District attorney declines prosecution in Warren shooting
Rockland — The Knox County District Attorney's office has cleared a 19-year-old man of responsibility of an August shooting in Warren.
Knox County District Attorney Geoffrey Rushlau said Thursday, Sept. 20, in a news release that the state would not be able to meet the burden of proof under Maine law and that the decision to decline prosecution is based "exclusively on the application of Maine law to the event constituting the use of deadly force."
Because no charges are being brought, the district attorney's office is withholding the names of the three individuals in the case from the public.
Rushlau also has commended Lt. Reginald Walker from the Knox County Sheriff's Office for his decision to defer making an arrest. Although an arrest would have been lawful, the DA's office said in a news release, Walker "exercised an appropriate degree of discretion when he concluded that public safety would not be compromised while he completed his investigation," according to the news release.
At 1:30 a.m., Aug. 7, the sheriff's office responded to a shooting incident in Warren. The officers learned that a 47-year-old male had a gunshot wound through the upper portion of his chest.
The shooting was investigated by Walker with assistance from other deputies. Walker reviewed his findings with Assistant District Attorney Christopher Fernald that morning. They agreed that an immediate arrest was not appropriate and that once the investigation was completed, it would be submitted for review by the district attorney's office, said the news release.
Rushlau and Fernald have now reviewed the investigator's report, along with additional information obtained Aug. 27, said the release.
The shooting occurred at the residence of a 65-year-old male. The man's son, 19, a college student in another state, stays with his father when not in school. The third person present, the 47-year-old man, had been a guest at the residence for a period of time, said the release.
During the day and evening, the two older men were drinking. The guest became intoxicated and argumentative, said the report. The arguments eventually became physical.
The 19-year-old tried to ignore the arguing, but when it became physical he intervened to protect his father. The guest responded by threatening to kill the young man.
The guest became more violent and irrational, which frightened the 19-year-old, the report said. Eventually he took a .357-caliber revolver his father kept loaded in a closet. The young man pointed the gun at the guest and told him to leave his father alone and to leave the residence.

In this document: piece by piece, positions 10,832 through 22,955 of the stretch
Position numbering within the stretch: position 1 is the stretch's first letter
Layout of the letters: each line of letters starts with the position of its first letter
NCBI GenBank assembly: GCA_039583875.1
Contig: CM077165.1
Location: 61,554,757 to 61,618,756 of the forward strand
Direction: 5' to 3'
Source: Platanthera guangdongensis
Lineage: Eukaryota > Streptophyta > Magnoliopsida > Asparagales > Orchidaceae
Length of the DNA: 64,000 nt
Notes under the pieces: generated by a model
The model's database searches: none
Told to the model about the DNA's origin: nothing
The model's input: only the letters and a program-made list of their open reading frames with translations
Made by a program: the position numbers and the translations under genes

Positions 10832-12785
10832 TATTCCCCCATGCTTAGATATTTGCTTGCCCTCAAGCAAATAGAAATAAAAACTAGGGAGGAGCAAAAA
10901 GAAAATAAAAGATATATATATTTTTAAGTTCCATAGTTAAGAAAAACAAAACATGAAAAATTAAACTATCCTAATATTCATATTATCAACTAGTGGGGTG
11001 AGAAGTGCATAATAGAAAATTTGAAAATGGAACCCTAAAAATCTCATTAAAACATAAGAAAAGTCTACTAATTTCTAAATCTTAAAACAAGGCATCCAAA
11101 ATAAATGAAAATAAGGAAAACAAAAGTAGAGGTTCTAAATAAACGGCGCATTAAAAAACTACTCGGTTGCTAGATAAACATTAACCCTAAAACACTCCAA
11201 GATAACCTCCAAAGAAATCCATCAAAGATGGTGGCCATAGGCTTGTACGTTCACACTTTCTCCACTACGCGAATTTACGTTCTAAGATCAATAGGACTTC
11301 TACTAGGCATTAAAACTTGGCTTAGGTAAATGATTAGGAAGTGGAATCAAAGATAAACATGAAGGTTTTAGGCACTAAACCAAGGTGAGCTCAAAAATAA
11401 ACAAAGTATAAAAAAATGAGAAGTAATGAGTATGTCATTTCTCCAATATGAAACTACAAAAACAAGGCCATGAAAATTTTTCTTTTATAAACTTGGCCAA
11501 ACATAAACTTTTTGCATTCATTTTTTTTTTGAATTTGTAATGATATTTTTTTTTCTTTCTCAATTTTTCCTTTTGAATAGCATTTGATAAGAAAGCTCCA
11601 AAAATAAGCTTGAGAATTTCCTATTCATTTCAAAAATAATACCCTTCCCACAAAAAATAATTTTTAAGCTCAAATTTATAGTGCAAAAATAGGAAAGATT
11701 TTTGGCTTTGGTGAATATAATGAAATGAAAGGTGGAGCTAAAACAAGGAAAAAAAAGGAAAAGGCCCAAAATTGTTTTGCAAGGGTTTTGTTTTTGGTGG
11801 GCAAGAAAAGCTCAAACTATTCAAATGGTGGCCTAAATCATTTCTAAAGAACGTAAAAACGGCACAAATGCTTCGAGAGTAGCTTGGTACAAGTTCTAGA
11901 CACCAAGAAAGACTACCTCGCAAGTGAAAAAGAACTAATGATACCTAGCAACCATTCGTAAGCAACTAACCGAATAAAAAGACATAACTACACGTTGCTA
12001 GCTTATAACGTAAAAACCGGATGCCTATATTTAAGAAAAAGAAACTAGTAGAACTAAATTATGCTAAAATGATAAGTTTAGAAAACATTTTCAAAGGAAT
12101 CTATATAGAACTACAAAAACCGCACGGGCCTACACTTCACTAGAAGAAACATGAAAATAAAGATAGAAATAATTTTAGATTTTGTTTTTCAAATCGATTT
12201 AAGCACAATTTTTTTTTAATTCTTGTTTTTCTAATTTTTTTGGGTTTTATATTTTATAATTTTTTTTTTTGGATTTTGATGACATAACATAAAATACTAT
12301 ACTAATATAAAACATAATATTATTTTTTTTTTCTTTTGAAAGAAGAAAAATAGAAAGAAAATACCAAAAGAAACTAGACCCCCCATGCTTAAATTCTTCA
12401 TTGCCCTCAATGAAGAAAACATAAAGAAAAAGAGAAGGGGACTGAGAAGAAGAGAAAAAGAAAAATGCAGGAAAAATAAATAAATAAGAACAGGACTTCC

The 47-year-old jumped up and stepped toward the 19-year-old, and again threatened to kill him. The youth believed his life was in danger and fired the handgun once, striking the older man in the chest, and he fell.
The youth checked on his father, then used his father's cell phone to call 911. He told the communications officer what had just happened, and asked for police and an ambulance. He said the guest was alive, breathing and moving.
The communications officer told the young man to unload and secure the handgun, the report said. When he tried to, the guest became aggressive again, despite the wound, and had to be restrained by the homeowner.
The young man remained on an open line with the communications officer until deputies arrived, and then followed instructions on how to leave in an nonthreatening manner. Deputies located the weapon and secured the scene pending Walker's arrival.
Walker promptly interviewed the father and his son and found their accounts consistent. Walker said he had to defer his interview with the 47-year-old until Aug. 10 because of the injury and resulting treatment. The guest was interviewed at Eastern Maine Medical Center in Bangor, where he had been transported after first going to Pen Bay Medical Center in Rockport, the report said.
The guest told Walker he had no memory of the shooting, but remembered drinking and arguments. He said he did not remember any physical contact or that he had threatened to kill anyone, according to the report.
The man told Walker that the 19-year-old should not be charged and that he was a "very good boy."
A blood sample obtained by medical authorities confirmed that the guest was "extremely intoxicated," with an alcohol level more than three times the legal limit for operation of a vehicle, the report said.
Rushlau wrote that the "decision on whether to effect an immediate arrest, or to defer arrest, can be a difficult one."
He praised Walker for his "appropriate degree of discretion."
Courier Publications reporter George Chappell can be reached at 207-594-4401, ext. 117, or email firstname.lastname@example.org.